Journalist Lucía Asué Mbomío Rubio talks about racism and Afro identity in Spain
Lucía Asué Mbomío Rubio is a journalist from Spain, the city of Madrid to be more exact. She is the daughter of a woman from Segovia, Spain and a man from Niefang, Equatorial Guinea in central west Africa.
Among other things, this multi-faceted reporter has published a Spanish-language novel titled “The Women Who Dared” (“Las que se atrevieron“), collaborated with multiple organizations such as Global Voices‘ partner Afroféminas, an online community for Afro-descendant women, and runs her own YouTube channel.
Global Voices spoke with Mbomío about her contributions to the fight against racism in the context of Spain, her thoughts about blackness, and her work as an activist.
Global Voices (GV): What are the risks or challenges of embracing the Afro or black identity in a society like Spain?
Lucía Asué Mbomío Rubio (LM): In Spain, there is a fear of talking about race (acknowledging that races, from a biological perspective, don’t exist and are a socio-economic construct), or let’s say of dealing with certain topics that are uncomfortable or that, as photographer Rubén H. Bermúdez would say, ‘prove to be awkward,’ among other things, because it’s assumed that it’s something bad.
So it’s not uncommon to hear phrases like ‘I’m not racist, but,’ as if that preamble were to invalidate the racist remark that usually follows.
For this reason, Mbomío says an important part of the fight against the injustices caused by racism depends on making the discrimination visible. And that in turn largely depends on the spaces in which those affected by it can be heard:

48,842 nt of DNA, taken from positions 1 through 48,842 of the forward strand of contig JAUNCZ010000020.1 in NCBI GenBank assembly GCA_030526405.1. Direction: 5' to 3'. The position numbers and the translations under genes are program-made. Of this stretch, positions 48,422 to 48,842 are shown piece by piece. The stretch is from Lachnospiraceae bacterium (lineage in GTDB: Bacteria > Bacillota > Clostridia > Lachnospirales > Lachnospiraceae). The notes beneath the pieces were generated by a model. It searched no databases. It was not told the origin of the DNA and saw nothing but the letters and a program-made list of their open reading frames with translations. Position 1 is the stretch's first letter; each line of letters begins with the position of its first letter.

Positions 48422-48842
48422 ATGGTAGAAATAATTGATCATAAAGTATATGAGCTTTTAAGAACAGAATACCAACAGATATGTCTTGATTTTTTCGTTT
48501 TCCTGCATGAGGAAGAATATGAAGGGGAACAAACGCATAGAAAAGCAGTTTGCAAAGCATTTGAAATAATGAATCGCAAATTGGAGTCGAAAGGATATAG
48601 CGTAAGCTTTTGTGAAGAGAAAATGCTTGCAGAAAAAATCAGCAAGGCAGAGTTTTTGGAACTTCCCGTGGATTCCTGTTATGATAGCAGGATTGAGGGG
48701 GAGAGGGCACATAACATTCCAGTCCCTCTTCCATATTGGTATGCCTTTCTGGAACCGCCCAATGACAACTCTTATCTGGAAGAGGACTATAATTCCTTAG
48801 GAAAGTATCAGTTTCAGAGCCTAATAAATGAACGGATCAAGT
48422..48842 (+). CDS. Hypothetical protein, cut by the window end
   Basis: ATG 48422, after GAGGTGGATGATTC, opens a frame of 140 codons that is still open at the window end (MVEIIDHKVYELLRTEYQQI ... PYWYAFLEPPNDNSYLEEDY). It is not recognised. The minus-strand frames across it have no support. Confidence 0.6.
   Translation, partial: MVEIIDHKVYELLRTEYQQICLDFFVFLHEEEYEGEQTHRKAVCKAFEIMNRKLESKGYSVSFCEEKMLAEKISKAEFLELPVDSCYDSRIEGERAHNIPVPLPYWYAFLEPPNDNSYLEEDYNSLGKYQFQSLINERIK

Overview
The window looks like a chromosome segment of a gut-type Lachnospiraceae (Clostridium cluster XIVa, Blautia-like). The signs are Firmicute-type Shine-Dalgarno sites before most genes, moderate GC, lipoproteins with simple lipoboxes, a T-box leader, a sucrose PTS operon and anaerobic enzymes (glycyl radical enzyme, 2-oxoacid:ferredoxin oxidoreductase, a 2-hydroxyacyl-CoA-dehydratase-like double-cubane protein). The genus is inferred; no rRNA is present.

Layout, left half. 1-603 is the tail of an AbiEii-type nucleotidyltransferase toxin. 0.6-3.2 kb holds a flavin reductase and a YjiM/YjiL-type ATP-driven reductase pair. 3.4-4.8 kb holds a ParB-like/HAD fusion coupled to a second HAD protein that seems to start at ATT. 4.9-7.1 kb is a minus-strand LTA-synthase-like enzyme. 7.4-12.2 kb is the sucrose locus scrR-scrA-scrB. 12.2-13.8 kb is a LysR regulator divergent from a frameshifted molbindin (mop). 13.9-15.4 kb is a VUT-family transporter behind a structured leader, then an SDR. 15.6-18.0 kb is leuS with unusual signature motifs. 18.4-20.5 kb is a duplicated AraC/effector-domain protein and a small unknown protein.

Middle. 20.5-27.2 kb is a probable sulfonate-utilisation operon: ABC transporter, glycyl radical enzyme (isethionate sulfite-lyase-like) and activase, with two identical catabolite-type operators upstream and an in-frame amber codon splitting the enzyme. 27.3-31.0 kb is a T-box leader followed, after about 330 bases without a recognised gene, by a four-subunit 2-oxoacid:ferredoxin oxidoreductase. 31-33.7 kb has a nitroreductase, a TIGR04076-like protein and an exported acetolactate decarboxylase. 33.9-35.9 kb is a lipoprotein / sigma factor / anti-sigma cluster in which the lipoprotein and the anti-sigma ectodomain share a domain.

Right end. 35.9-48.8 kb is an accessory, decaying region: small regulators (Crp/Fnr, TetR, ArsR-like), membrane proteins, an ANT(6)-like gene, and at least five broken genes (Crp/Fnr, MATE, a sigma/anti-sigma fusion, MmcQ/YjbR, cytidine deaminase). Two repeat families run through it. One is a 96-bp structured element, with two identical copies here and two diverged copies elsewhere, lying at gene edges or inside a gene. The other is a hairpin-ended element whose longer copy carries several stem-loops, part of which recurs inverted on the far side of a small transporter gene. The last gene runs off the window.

LM: Not long ago, Luis Castellví, a professor at Cambridge, wrote in an article: ‘For the white majority of Spain, racism is invisible, just like male chauvinism is for certain men, homophobia is for many heterosexuals, and a big etcetera. But obviously that doesn’t mean that these kinds of discrimination don’t exist. To know how much racism there is in Spain, the minorities who are affected and those who live with them must be given a voice.’
Well, this is what often happens in this society, that various -isms are discussed by those who have the privilege of not experiencing them and when we, the affected, offer an opinion, we are automatically accused of having a victim mentality without the understanding that listening to us is an opportunity to alter behaviors and, therefore, to contribute to the improvement of a country that we too belong to.
My awareness has gone hand in hand with my anti-racism activism, which includes my work of almost four years with Afroféminas to increase visibility by interviewing black women who could become points of reference for anyone, if some media outlet were to be so kind as to put the spotlight on them. I’ve also concentrated on organizing workshops at different forums with the goal of critically analyzing the way in which us journalists contribute to the dissemination of an image of black people that treats the part as the whole and refuses to let go of the stereotypes traditionally associated with us (yes, I’m speaking as someone who has disseminated as well as received that image, because as a journalist I’ve also made mistakes).
Being told ‘you’re the racist for pointing out these differences’
Although conversations about racism are generally seen as difficult, the frequent pushback is often ignored. In Mbomío’s experience, people’s responses are varied and complex, but the majority have a common denominator that complicates the question even more: the refusal by many to recognize differences in daily life that they don’t experience.